Hambo Offers a Great Intellectual Opportunity

If you’re like most creationists, you worry that you’ll get stomped on in a discussion by some smarty-pants evolutionist. Well, fear no more! Look what’s being offered by Ken Ham (ol’ Hambo) — the ayatollah of Appalachia, the world’s holiest man who knows more about religion and science than everyone else. He just posted this at the website of Answers in Genesis (AIG), his creationist ministry: Don’t Miss Evolution Exposed Conference-at-Home. Here are some excerpts, with bold font added by us for emphasis, and occasional Curmudgeonly interjections that look [like this]:

Get equipped to defend your faith [Yes!] and challenge the evolutionary assumptions of others with “Evolution Exposed,” a “conference-at-home,” an event hosted by our friends at Living Waters (the ministry founded by Ray Comfort). They’ve put together a one-day online conference on June 27, 2020, featuring ten speakers [Ten!], each giving a fifteen-minute “here’s what you need to know” presentation on topics related to creation, evolution, evangelism, and the truth of God’s Word.

Wowie — a one-day conference with Ray Comfort! The former street preacher is best known for his starring role in Ray Comfort’s “Banana video”. He and Hambo have a good working relationship, so let’s see what else Hambo says:

You’ll hear from me [Hooray!] and your favorite Answers in Genesis speakers including [nobody cares]. Also joining the line-up is Dr. Jason Lisle (founder of the Biblical Science Institute), Del Tackett (host of Is Genesis History?), Eric Hovind (president and founder of Creation Today) [the son of Kent Hovind], and Dan Biddle (president of Genesis Apologetics). [Several links omitted].

This “conference” includes an amazing collection of famous creationists! You want to know more, don’t you? Okay! Hambo tells us:

The conference begins at noon ET and continues until 6 p.m. [Six hours!], with a live one-hour Q&A panel at the end. The cost of this conference is only $35, and pastors and missionaries can request to attend for free.

That’s all on 27 June, presumably. Be sure and mark your calendar! Hambo continues:

It’s a wonderful opportunity [Sure is!] to equip yourself and your family with the “highlights” of the creation/evolution battle and how you can expose the wrong thinking of evolution and point people to Christ.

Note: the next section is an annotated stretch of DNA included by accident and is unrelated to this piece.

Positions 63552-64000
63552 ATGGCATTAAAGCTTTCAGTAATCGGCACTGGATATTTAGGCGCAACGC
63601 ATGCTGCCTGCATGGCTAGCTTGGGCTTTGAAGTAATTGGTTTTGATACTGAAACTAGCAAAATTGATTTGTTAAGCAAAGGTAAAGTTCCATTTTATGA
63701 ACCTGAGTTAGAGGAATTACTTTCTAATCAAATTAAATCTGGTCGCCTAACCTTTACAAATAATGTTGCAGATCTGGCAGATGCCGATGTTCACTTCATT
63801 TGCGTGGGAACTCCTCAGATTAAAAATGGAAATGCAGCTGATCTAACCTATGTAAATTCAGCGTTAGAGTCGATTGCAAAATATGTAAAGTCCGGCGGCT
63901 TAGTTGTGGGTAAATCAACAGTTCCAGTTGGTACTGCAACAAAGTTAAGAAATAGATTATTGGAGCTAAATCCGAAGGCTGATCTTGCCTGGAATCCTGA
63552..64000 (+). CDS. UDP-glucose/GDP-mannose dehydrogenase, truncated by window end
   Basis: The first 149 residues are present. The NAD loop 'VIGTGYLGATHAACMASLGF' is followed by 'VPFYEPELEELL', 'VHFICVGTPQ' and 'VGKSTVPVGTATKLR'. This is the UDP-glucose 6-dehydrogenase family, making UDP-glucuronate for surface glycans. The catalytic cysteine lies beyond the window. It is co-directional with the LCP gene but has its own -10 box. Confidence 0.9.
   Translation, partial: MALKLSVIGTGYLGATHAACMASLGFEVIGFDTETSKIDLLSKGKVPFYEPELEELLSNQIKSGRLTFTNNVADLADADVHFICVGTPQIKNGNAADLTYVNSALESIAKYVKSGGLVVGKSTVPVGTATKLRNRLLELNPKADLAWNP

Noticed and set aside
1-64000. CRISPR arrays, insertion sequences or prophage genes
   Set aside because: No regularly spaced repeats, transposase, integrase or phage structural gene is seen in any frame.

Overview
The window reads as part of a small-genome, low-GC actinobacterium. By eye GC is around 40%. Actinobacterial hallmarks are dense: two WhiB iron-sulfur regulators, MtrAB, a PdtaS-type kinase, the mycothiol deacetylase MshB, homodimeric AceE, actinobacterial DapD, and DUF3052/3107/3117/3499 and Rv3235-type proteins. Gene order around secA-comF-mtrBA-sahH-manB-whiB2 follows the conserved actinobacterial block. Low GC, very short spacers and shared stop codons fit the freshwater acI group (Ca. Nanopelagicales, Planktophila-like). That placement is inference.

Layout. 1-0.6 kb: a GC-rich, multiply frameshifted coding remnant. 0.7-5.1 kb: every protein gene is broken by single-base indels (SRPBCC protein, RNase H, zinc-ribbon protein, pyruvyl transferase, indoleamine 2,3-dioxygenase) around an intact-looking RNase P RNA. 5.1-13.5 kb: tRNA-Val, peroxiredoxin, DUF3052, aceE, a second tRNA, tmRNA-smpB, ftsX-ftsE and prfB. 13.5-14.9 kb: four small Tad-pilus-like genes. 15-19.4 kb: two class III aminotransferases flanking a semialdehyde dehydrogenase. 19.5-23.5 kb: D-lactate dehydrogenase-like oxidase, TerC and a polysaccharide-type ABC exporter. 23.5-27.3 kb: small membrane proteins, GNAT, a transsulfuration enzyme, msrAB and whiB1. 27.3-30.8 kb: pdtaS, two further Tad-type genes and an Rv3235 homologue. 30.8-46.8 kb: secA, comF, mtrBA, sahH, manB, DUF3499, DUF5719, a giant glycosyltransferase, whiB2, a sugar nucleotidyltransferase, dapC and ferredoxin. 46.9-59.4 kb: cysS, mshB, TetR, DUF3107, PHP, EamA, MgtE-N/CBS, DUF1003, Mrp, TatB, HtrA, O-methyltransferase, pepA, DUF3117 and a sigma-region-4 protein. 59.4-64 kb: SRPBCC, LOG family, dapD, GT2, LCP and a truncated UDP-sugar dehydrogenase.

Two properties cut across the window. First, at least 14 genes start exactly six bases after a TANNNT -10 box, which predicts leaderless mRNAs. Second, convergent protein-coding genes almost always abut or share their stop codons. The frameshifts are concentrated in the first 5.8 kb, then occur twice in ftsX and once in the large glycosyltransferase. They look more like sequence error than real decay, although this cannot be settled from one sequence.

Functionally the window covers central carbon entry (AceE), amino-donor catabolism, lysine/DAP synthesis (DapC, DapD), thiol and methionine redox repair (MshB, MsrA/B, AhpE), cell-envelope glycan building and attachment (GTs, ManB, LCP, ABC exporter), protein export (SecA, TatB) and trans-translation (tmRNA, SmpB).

This is just what you need, dear reader, and you know it! Now we come to the end:

Register today [link omitted] for this one-of-a-kind online event.

Okay, dear reader. You know what you gotta do. Go ahead and register. And when you do, tell ’em the Curmudgeon sent ya!

Copyright © 2020. The Sensuous Curmudgeon. All rights reserved.

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21 responses to “Hambo Offers a Great Intellectual Opportunity

  1. If anyone goes (and I hereby nominate our dear SC), please document as much as possible so those of us in crea crea land can be ready.
    I ask because here in South Carolina (the other SC), we are rife with creationists.

  2. Michael Fugate

    Having never heard of Dan Biddle, I checked out his ministry.
    He has power points about the geological, biological, and cosmological reasons for YEC.
    Check out the 7 (magical number) Essential Biology Teaching Points (John Sanford)
    1. Life is inherently miraculous
    2. Mankind is unique – we are in our own kingdom!
    3. Mankind and all life are corrupted
    4. God created distinct Kinds of life
    5. Kinds change, but do not evolve – let’s play word games
    6. Connectedness of Life – by Design!
    7. Evolutionary evidences are flipping

  3. Charley Horse X

    Jason’s Biblical Science Institute is a Facebook account / page.
    Isn’t that just a bit misleading? Or am I being a bit too picky?

  4. Hey! This is one of a kind! That means that there will not be any more.

  5. Dave Luckett

    Ham and Comfort indeed have a “good working relationship”, and that will continue up to the moment one of them starts trying to poach from the other. The relationships between mob bosses are similar. I see in this “conference” an opportunity for muscling in on each other’s territory. I wonder what arrangements have been made for sharing information on “attendees” so that they can be targets for future, er, “outreach”?

    And Eric Hovind, yet? I suppose that being disowned by a father who is a convicted felon is a kind of recommendation, but it hardly looks good on a resume, does it?

    The rest is the usual bafflegab. Crude lies mixed with idiotic misreporting of reality. To ask one simple question, if life is inherently miraculous, where and what exactly is the miracle?

  6. If life is inherently miraculous, what is
    the point of natural laws, design, privileged planets, human reason?
    God just does what he wants, ignoring the constraints that the created obey.

  7. “ten speakers [Ten!], each giving a fifteen-minute”
    Let’s see, 10 times 15 equals 150 minutes equals one and a half hour. That’s a bit longer than the three minutes my attention span lasts.
    As a smarty-pants evolutionist I’ll have to run the risk of getting creamed by a well equipped faith devender.

    “The cost of this conference is only $35”
    No way, that’s about five days of daily shopping in the nearest supermarket.

  8. @TomB has a marvellous idea: “and I hereby nominate our dear SC”
    I wholeheartedly support this motion on the condition that our dear SC gets a decent salary for this hard work and that salary is not paid by me.